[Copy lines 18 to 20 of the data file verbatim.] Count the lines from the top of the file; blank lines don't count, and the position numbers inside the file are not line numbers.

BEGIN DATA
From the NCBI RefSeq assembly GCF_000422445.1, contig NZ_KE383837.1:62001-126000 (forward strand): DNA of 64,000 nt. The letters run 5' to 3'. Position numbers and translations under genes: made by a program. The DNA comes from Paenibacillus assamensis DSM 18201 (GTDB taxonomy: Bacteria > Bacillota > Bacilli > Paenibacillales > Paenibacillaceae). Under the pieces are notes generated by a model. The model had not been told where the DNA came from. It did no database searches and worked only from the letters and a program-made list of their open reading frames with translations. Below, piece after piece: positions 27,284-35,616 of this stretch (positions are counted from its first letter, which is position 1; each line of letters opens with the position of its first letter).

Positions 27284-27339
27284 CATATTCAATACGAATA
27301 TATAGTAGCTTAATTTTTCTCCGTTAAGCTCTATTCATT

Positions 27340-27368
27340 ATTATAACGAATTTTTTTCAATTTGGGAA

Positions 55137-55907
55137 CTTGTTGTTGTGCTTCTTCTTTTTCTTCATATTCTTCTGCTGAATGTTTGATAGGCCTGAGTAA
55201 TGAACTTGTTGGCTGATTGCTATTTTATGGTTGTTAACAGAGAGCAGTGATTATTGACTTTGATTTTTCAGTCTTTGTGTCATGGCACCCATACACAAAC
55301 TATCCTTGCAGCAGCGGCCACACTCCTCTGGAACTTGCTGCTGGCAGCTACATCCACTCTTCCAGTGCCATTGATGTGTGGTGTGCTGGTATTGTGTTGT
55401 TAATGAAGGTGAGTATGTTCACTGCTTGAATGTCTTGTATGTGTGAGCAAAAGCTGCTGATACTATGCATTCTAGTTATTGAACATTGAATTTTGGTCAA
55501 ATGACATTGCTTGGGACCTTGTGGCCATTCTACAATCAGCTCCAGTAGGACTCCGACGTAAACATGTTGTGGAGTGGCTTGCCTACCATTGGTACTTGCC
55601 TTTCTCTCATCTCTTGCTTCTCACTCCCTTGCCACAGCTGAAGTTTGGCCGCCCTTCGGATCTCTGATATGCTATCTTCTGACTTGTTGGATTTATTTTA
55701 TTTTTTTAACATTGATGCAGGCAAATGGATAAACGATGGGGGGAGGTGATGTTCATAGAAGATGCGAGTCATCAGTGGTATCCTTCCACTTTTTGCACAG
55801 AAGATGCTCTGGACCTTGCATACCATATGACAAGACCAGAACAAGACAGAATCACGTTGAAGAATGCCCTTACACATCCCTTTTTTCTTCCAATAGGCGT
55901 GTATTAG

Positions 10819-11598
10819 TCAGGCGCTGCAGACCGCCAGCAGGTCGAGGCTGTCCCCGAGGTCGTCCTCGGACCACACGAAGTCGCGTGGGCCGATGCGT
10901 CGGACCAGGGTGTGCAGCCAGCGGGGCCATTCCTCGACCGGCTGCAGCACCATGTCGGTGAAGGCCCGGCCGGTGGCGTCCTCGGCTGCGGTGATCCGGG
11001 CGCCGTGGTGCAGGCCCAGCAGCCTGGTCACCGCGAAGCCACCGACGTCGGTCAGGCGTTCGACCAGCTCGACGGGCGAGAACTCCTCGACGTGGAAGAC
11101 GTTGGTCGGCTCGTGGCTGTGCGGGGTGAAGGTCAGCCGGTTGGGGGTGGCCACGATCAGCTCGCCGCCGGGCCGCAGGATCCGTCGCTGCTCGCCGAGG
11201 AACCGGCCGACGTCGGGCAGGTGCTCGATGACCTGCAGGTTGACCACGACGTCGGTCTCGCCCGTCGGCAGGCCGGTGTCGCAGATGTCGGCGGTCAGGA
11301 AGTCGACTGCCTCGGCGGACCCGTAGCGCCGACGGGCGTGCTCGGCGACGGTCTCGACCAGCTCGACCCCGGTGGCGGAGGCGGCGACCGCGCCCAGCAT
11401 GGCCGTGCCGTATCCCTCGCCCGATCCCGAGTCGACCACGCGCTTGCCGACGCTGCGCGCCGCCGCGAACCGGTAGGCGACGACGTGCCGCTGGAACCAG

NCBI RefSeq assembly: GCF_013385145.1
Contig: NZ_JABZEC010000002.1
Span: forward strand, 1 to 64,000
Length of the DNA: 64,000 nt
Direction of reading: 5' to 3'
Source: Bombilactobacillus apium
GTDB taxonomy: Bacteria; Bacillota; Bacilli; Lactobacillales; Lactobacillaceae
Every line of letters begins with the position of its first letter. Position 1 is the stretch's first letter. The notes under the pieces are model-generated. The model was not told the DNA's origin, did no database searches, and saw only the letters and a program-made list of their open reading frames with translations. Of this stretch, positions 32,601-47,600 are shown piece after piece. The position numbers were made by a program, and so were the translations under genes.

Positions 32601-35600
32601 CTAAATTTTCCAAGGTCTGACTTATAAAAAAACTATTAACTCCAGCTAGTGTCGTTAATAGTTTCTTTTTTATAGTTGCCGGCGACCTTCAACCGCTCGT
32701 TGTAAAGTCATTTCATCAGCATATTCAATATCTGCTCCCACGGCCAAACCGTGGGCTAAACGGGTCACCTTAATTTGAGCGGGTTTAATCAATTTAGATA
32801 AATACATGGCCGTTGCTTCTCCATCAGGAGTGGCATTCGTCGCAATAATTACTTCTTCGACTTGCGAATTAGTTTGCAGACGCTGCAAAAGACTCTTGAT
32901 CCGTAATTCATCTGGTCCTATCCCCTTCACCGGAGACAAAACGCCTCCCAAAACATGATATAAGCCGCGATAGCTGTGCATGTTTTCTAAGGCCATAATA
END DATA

10819 TCAGGCGCTGCAGACCGCCAGCAGGTCGAGGCTGTCCCCGAGGTCGTCCTCGGACCACACGAAGTCGCGTGGGCCGATGCGT
10901 CGGACCAGGGTGTGCAGCCAGCGGGGCCATTCCTCGACCGGCTGCAGCACCATGTCGGTGAAGGCCCGGCCGGTGGCGTCCTCGGCTGCGGTGATCCGGG
11001 CGCCGTGGTGCAGGCCCAGCAGCCTGGTCACCGCGAAGCCACCGACGTCGGTCAGGCGTTCGACCAGCTCGACGGGCGAGAACTCCTCGACGTGGAAGAC